“Water also holds deep cultural and spiritual meaning for many Indigenous peoples. It represents life, purity, and regeneration,” she said.

“By incorporating the element of water into the artwork the team is paying tribute to the region and Traditional Owners of the land that Cam is so proud to represent.”

Tickford Racing CEO Tim Edwards said sport brings people together. “Through the liveries we are taking to Darwin on each of our cars, we aim to foster greater understanding and appreciation for the culture and history of Australia’s First Nations.”



Dick Johnson racing #11 Ford Mustang GT AND #17 Ford Mustang GT

The striking livery design for the Shell V-Power Racing Team is by contemporary Aboriginal artist Zoe Raymond.

Inspired by the 2023 NAIDOC Week theme, ‘For Our Elders’, the songlines in the artwork represent the passing on of knowledge at Dick Johnson Racing (DJR) by former racing driver Dick Johnson and other motorsports mentors over the years.

The central design represents the DJR workshop as a gathering place for the crew and their families, fans, and partners, with the meeting place symbols highlighting the different race events and milestone moments (40+ years, 1000+ races) in the history of DJR. The legacy of past teams and the current crew is also acknowledged.

Zoe is a proud Yindjibarndi / Pinikura woman born in Perth and raised in Queensland. She lives and works on Turrbal/Jagera country in Brisbane.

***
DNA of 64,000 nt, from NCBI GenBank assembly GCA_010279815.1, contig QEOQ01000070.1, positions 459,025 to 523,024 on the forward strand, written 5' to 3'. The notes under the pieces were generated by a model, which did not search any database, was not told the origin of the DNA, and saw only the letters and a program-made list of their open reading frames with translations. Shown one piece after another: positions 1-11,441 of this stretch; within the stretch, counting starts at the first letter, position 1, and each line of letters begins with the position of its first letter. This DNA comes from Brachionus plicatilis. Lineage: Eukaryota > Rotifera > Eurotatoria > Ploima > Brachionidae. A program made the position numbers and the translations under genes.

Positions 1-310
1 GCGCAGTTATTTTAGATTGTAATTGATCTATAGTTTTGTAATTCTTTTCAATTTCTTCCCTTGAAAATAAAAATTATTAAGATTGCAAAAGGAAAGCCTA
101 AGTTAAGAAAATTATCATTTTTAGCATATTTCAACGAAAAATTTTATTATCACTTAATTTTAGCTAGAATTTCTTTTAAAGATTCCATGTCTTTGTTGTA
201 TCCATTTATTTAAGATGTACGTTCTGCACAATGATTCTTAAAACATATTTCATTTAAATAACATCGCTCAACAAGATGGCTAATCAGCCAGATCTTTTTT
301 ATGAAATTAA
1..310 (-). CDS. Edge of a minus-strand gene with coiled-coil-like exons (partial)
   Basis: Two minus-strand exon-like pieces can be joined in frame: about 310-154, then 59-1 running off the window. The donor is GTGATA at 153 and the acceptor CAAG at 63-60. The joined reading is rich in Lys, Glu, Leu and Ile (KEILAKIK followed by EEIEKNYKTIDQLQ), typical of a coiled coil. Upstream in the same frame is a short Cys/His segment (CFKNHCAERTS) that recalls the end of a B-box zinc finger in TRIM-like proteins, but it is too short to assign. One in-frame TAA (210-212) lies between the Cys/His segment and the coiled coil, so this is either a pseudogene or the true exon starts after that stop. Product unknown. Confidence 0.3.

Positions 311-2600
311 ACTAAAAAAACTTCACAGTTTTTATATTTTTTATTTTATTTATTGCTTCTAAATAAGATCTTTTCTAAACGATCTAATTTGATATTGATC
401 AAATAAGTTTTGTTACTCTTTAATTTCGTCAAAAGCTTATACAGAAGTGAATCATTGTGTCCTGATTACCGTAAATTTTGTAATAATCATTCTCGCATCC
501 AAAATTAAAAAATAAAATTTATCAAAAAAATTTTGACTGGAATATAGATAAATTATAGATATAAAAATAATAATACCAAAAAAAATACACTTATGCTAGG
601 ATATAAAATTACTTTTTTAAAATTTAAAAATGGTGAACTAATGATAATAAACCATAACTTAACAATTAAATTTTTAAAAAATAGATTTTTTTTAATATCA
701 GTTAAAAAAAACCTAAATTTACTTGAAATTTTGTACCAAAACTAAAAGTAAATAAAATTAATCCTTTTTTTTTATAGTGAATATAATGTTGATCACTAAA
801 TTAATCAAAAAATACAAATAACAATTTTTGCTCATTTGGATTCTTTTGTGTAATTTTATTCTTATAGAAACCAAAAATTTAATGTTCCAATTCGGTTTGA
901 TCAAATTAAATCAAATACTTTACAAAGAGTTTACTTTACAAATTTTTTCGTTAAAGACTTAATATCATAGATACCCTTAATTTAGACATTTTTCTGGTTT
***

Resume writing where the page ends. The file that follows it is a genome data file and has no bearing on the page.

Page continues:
Supercars fans will be in for some fiery action when they spot the livery emblazoned across Erebus Motorsport’s cars #9 and #99 at Hidden Valley.

In collaboration with Coca-Cola Racing by Erebus, Gunditjmara and Tiwi Islander artist Kiewa Austin-Rioli featured two artworks in the design.

Travelling along the rear and front guards of the Chevrolet Camaros are lines and patterns which represent the team’s racing journey with the people symbolised by white semi-circles.

“Usually the semi-circles are drawn in uniform, but I made them different sizes to represent all the different people in the team,” said Ms Austin-Rioli.

At the sides of the car, in the middle, is the second background design which pays tribute to Kiewa’s Tiwi Islander heritage and represents strength and unity.




At the heart of the extraordinary design for the Red Bull Ampol Racing livery is the driver.

Based on the artwork by Warumungu artist Brock Compton, The Spirit of the Driver, kangaroo tracks represent the different paths and challenges of a driver’s career from the early days to the successes of the Supercars Championship.

Meeting circles throughout the design signify the driver and their families, showing how belief and encouragement helped the driver on the road to success.

Brock, from Ambrose Treacy College Clontarf Academy in Brisbane, said at the bottom of the artwork are the followers and supporters of Red Bull Ampol Racing with the dots symbolising the spirit of the driver.

“These dots are what bring everything together, from the family to the car and the track,” he said.


Stay up to speed

Subscribe to our newsletter


betr Darwin Triple Crown Supercars respectfully acknowledges the past, present and emerging Traditional Owners of the beautiful land on which we live, work and gather. We respect the cultural practices and traditions of our hosts, recognise the importance of sustainably caring for our country, and commit to being respectful visitors to traditional lands.